P.S. 38 Roberto Clemente
MANHATTAN NY 10029 Map
P.S. 38 Roberto Clemente
PS 38 is neighborhood school housed in a five-story school building in East Harlem. The building is large and class sizes are small, with an average of 20 students per class. Most classrooms we visited displayed meaningful charts and student work, but hallways could use more decoration.
The school adopted new methods of teaching math and reading in 2003, when the Department of Education introduced a new curriculum in schools across the city. PS 38's classrooms are set up to accommodate the "workshop" model of teaching, in which groups of children in a class are engaged in different tasks. In one room, for example, some students were reading with their teacher, while others read independently on a rug, and a third group participated in a listening exercise with headsets and tape recorders. While some classrooms functioned smoothly with this set-up, others seemed to have some kinks. In one classroom we visited, for example, students who were supposed to be reading independently were having trouble concentrating on their work.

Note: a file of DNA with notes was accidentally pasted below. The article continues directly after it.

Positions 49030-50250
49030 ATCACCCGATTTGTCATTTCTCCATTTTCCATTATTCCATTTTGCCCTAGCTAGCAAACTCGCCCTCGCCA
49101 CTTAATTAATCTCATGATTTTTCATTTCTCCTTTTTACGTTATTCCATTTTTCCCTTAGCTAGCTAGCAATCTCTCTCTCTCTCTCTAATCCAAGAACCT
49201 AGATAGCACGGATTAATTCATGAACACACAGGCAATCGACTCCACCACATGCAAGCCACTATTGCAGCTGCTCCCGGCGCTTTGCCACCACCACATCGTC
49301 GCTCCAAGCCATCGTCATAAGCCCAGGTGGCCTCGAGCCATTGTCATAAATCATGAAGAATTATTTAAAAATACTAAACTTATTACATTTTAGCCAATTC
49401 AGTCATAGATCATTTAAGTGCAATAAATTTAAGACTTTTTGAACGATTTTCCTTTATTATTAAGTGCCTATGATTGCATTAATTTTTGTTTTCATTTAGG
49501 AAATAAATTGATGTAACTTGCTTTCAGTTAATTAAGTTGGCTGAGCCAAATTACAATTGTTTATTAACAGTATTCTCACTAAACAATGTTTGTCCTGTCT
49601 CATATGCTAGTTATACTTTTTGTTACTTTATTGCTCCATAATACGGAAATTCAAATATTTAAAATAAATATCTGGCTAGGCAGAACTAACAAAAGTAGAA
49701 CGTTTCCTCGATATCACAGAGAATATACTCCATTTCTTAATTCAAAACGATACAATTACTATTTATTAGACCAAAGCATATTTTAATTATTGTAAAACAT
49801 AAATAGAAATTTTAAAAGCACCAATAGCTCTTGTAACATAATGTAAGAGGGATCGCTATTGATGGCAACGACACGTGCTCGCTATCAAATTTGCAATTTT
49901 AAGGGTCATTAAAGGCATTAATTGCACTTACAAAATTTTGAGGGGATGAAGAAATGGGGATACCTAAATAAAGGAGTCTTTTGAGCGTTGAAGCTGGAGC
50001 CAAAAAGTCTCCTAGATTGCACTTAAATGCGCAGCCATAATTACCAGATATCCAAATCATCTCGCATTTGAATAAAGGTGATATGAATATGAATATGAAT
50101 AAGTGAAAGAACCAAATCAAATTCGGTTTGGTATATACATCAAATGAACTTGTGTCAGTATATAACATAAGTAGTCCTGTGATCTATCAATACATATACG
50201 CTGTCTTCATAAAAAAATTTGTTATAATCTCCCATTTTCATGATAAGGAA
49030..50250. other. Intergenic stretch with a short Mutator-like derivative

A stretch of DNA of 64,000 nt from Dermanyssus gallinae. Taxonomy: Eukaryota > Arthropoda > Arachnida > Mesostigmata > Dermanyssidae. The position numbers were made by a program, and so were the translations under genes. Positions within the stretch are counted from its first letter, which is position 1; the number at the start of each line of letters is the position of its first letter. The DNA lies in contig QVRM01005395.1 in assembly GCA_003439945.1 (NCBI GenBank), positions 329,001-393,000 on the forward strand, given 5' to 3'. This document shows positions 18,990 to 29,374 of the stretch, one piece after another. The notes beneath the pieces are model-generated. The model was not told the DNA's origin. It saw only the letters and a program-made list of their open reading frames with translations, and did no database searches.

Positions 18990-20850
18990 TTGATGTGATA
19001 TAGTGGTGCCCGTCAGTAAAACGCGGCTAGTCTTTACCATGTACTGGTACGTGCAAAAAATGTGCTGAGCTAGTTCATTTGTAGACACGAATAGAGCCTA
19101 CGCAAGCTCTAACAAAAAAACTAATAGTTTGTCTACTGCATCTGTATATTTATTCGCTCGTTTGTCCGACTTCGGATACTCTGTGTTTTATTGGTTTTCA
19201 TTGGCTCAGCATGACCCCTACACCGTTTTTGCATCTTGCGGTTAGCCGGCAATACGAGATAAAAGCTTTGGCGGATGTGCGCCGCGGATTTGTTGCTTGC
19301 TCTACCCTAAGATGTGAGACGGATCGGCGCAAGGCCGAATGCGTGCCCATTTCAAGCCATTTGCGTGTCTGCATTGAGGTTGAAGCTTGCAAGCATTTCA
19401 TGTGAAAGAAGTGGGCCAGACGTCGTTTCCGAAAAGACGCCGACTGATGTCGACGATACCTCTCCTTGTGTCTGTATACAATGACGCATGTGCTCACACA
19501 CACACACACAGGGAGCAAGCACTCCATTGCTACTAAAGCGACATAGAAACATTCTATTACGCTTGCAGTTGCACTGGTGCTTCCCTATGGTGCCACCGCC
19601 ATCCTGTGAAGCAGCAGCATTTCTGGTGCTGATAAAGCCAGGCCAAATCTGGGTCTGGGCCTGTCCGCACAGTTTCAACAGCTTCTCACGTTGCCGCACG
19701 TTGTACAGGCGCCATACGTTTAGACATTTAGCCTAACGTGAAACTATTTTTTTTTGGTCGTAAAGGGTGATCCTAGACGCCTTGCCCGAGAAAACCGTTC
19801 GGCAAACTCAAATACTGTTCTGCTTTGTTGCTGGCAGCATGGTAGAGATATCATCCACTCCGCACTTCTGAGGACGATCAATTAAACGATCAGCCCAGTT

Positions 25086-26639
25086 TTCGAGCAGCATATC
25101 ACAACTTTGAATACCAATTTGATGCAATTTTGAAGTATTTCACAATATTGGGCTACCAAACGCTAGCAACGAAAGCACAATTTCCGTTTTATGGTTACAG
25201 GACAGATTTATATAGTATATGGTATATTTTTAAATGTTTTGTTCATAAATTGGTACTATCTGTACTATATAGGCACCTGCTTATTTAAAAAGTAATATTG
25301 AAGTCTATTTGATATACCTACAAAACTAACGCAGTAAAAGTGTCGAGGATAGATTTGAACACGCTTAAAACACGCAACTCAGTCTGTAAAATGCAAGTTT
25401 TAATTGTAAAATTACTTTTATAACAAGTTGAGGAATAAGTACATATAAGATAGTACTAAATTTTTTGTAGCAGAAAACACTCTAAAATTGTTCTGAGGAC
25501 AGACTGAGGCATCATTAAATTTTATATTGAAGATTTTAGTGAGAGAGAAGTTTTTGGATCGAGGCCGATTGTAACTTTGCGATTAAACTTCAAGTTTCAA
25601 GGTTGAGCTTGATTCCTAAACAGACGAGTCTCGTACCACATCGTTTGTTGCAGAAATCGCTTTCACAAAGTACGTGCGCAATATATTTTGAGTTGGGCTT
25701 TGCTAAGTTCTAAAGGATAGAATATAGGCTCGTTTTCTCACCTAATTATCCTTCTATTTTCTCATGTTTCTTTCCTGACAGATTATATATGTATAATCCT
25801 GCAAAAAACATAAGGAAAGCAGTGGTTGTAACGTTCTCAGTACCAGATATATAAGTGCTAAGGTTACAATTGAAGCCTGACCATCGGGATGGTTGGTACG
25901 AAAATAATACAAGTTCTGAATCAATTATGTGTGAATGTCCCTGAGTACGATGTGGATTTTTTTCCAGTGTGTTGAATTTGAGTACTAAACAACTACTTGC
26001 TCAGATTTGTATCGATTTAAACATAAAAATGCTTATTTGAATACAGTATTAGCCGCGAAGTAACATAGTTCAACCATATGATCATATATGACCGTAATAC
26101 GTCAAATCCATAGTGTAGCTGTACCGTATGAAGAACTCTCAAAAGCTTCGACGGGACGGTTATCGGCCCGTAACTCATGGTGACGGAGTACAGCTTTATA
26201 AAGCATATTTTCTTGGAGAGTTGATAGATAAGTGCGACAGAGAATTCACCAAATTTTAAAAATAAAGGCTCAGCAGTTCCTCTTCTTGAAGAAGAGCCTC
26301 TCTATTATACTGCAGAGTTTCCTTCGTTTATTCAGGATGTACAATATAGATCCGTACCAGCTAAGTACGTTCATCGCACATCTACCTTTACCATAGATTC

Some of PS 38's teachers are skilled at the new methods, and as a whole, teachers and administrators at the school seem eager to implement the new approaches. On the day of our visit, teachers were working on using "accountable talk" in their lessons, a method that encourages students to turn and talk to each other about their ideas, and then to articulate their thoughts to the class as a whole. In an impressive 6th grade class, students were engaged in a seminar-style discussion about whether passages in their book were explanatory or descriptive.
However it is clear that many teachers and administrators are still feeling their way through the new methods and learning as they go. While most classrooms we visited were well-managed and under control, we did visit one classroom in which the teacher was clearly frustrated with the behavior of students, and had significant difficulty managing the classroom: students spoke out of turn and did not heed the teacher's instructions.
There is a bilingual class on almost every grade. Students receive art and music instruction, and the school has a library and a nice gymnasium. Students who need extra help in reading receive instruction through a "Reading Recovery" teacher, who works with struggling students in small groups within their regular classrooms. (Deborah Apsel, December 2004)